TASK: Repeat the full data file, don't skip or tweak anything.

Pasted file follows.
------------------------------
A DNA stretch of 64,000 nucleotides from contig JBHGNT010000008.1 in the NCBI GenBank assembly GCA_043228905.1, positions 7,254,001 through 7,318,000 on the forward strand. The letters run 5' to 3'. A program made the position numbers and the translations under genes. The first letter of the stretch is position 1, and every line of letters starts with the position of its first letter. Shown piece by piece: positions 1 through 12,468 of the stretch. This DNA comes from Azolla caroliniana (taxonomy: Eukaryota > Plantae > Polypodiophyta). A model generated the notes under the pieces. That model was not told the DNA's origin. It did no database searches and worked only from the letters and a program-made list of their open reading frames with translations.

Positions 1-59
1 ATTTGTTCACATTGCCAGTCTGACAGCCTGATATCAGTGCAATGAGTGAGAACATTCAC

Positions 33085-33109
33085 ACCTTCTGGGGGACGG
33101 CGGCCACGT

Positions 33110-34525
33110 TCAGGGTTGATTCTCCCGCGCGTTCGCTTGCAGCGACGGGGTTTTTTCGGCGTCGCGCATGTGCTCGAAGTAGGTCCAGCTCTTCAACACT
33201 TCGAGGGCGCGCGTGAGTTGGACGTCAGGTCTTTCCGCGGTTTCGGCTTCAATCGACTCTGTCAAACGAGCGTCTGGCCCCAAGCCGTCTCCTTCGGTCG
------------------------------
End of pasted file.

A DNA stretch of 64,000 nucleotides from contig JBHGNT010000008.1 in the NCBI GenBank assembly GCA_043228905.1, positions 7,254,001 through 7,318,000 on the forward strand. The letters run 5' to 3'. A program made the position numbers and the translations under genes. The first letter of the stretch is position 1, and every line of letters starts with the position of its first letter. Shown piece by piece: positions 1 through 12,468 of the stretch. This DNA comes from Azolla caroliniana (taxonomy: Eukaryota > Plantae > Polypodiophyta). A model generated the notes under the pieces. That model was not told the DNA's origin. It did no database searches and worked only from the letters and a program-made list of their open reading frames with translations.

Positions 1-59
1 ATTTGTTCACATTGCCAGTCTGACAGCCTGATATCAGTGCAATGAGTGAGAACATTCAC

Positions 33085-33109
33085 ACCTTCTGGGGGACGG
33101 CGGCCACGT

Positions 33110-34525
33110 TCAGGGTTGATTCTCCCGCGCGTTCGCTTGCAGCGACGGGGTTTTTTCGGCGTCGCGCATGTGCTCGAAGTAGGTCCAGCTCTTCAACACT
33201 TCGAGGGCGCGCGTGAGTTGGACGTCAGGTCTTTCCGCGGTTTCGGCTTCAATCGACTCTGTCAAACGAGCGTCTGGCCCCAAGCCGTCTCCTTCGGTCG